In June 2018, a large dust storm skipped much of Mars, including the solar panels of the Opportunity rover. NASA & # 39; s Opportunity Mission has been operating on the red planet for 15 years – a long journey with many dangers and challenges. However, this particularly intense storm proved too much even for Opportunity, and after many months of trying to communicate with the rover, NASA technicians officially ended the mission. But before the batteries were completely empty, Opportunity radiated its very last photo.
"Oppy" took this panorama just before the Mars storm unleashed his anger. It was taken from the robber's final resting place, a system of shallow troughs that ironically are called Perseverance Valley.
The 360-degree image – created by stitching together 354 individual images – shows a series of interesting geological features, including the Endeavor crater rim and rocky outcrops. For a full, zoomable version of the panorama, visit the NASA website.
"This latest panorama embodies what made our Opportunity Rover such a remarkable mission of exploration and discovery," said Opportunity Project Manager John Callas of NASA's Jet Propulsion Laboratory in Pasadena, California. "To the right of the middle you see the edge of Endeavor Crater rising in the distance. Just to the left of it, the rover tracks begin their descent from across the horizon and weave themselves to the geological features that our scientists wanted to see up close. And far right and left "The bottom of Perseverance Valley and the floor of the Endeavor crater are untouched and untouched, awaiting visits from future explorers."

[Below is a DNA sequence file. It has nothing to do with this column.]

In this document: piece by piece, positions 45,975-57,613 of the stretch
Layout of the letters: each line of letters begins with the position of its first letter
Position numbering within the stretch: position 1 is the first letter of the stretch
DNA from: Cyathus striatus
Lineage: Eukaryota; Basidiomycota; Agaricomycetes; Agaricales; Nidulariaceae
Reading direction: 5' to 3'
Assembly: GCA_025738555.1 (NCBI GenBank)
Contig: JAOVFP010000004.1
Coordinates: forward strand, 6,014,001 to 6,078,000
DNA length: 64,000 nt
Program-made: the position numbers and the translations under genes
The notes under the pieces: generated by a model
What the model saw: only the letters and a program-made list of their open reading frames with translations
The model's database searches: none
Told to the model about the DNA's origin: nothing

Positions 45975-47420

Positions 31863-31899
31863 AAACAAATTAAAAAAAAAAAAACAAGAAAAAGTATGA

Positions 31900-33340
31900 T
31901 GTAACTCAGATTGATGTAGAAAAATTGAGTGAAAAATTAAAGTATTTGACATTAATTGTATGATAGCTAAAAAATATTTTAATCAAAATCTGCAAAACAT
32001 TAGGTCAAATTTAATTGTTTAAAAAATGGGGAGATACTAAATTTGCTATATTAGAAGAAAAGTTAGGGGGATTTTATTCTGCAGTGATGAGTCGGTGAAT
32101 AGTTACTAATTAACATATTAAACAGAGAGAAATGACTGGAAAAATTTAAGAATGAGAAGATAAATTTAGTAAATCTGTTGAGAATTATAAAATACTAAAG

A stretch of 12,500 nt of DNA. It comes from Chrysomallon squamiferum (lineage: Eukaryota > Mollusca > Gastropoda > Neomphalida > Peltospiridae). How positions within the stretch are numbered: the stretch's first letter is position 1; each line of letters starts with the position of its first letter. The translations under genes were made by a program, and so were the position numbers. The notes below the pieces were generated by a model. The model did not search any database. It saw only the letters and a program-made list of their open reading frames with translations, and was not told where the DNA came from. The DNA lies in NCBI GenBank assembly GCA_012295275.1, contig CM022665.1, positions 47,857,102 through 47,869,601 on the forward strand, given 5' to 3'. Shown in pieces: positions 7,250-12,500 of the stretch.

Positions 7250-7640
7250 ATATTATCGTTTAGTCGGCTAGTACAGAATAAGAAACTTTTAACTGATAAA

To capture each individual image in the 360 panorama, the rover used his Panorama camera (Pancam) between 13 May and 10 June 2018. The majority of the panorama was taken using three filters to obtain color images. However, some of the images, such as those at the bottom left, were taken during the last days of the robber. When the solar panels were covered with dust, Oppy did not have enough power to capture these very last photos in green and violet filters, so that some parts are black and white.
Although Opportunity's mission is over, the legacy of the rover continues to exist through the invaluable science it has made possible, but also in the hearts of people around the world.
"The scientific discoveries of Opportunity have contributed to our unprecedented understanding of the geology and environment of the planet, and have laid the foundation for future robotic and human missions to the Red Planet."